Written by Miika Niemelä (Icehearts), Stina Kuhlefelt (Icehearts), Anita Ahlstrand (Metropolia UAS) and Pekka Anttila (Metropolia UAS) / Finland
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What is a young athlete’s joy made of? What does it take a young athlete to transcend themselves, believe in their own abilities, and be able to shine with their own strengths? Am I an adult that a young athlete finds easy to approach? This blog will unveil the polished diamonds of Icehearts, which make the coach an enabler.
Every young athlete has the right to be seen and heard, in every training session. The coach has a big responsibility to consider how he or she meets each athlete, what issues he or she brings out and how he or she hears and goes through the issues with the athletes. At its best, training gives everyone, both athletes and coaches, the opportunity to work together, using their own strengths and resources.
„The most important thing as a coach, in my opinion, is to meet the child, find the child’s goals for the hobby, and understand the starting points and the reasons why the child has come for the hobby.“Thoughts of Icehearts coaches
“The most important element is that the child is always welcome to practice and play. When you are welcome, you also do not want to be away!”
„We need to understand the needs of each age.“
How to be an approachable coach for young athletes?
One of the coach’s key tasks is to find a connection to every athlete. When one youngster must be constantly encouraged to join, another must be calmed down. A coach with sensitiveness understands what is going on in the situation, notices the youngster’s reactions and knows how to respond.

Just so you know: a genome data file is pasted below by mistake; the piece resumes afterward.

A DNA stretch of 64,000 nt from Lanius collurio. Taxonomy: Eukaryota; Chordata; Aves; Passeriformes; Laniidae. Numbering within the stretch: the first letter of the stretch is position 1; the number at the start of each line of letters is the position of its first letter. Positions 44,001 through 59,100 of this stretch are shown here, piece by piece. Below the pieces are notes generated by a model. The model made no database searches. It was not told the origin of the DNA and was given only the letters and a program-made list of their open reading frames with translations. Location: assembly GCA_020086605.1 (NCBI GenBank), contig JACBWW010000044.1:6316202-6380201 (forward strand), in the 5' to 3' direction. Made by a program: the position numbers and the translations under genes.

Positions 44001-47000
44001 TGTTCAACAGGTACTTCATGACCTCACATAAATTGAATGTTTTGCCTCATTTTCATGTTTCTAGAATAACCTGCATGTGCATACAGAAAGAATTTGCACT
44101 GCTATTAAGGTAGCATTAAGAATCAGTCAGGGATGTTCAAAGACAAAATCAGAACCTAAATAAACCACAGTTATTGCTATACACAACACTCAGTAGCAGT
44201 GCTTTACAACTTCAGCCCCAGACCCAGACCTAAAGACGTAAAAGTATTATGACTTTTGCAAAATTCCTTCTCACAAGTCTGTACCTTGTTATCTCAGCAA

An approachable coach is a safe adult who helps the young athletes to bring out the best of themselves as well as enjoy the sporting activities. The coach’s actions or omissions affect the young athlete and his or her perceptions of himself or herself.
In the beginning, many athletes have a feeling that they are not good enough. „I can’t“ or „not interested“ may mean they do not dare to try. In the beginning, it is a good idea to try different sports, and to build up team spirit and confidence.
“We are a loud and colorful team – we are noticed in the sports halls. We come in different colors and sizes, speak many different languages, and express our feelings by dancing and singing. However, the brightest feature we are known for is the real joy! We rejoice in successes, being together, and sometimes weird mistakes.”
“We don’t bark, bully, or get angry about mistakes. At a moment of failure, there is always a safe adult who has known every member of the team for many years. He knows how these young people respond to frustration, pressure, or trouble with friendships.”
“You can even see it when a young athlete first overcomes his fears, tries and succeeds. That growth and the increase in self-confidence are visible.”
Checklist for an enabling coach
♦ I value young athletes and notice their different strengths, even on bad days
♦ I praise them and emphasise about their strengths
♦ I am interested in youngsters’ life; what inspires them, do they have friends, how is it in school, what about home and leisure time?
♦ I give young people space and time in training sessions to also talk about other issues that are important to them
♦ I regularly ask them for their opinions, consider their wishes and we then make decisions together
♦ I understand that a youngster does not intentionally behave badly, but that there is often a fear of failure or pressure to perform behind the disturbing behavior or lack of motivation
♦ I can apologize for my mistakes and learn from them
♦ I am the safe adult in challenging situations; I stay calm and positive, I emphasize the issues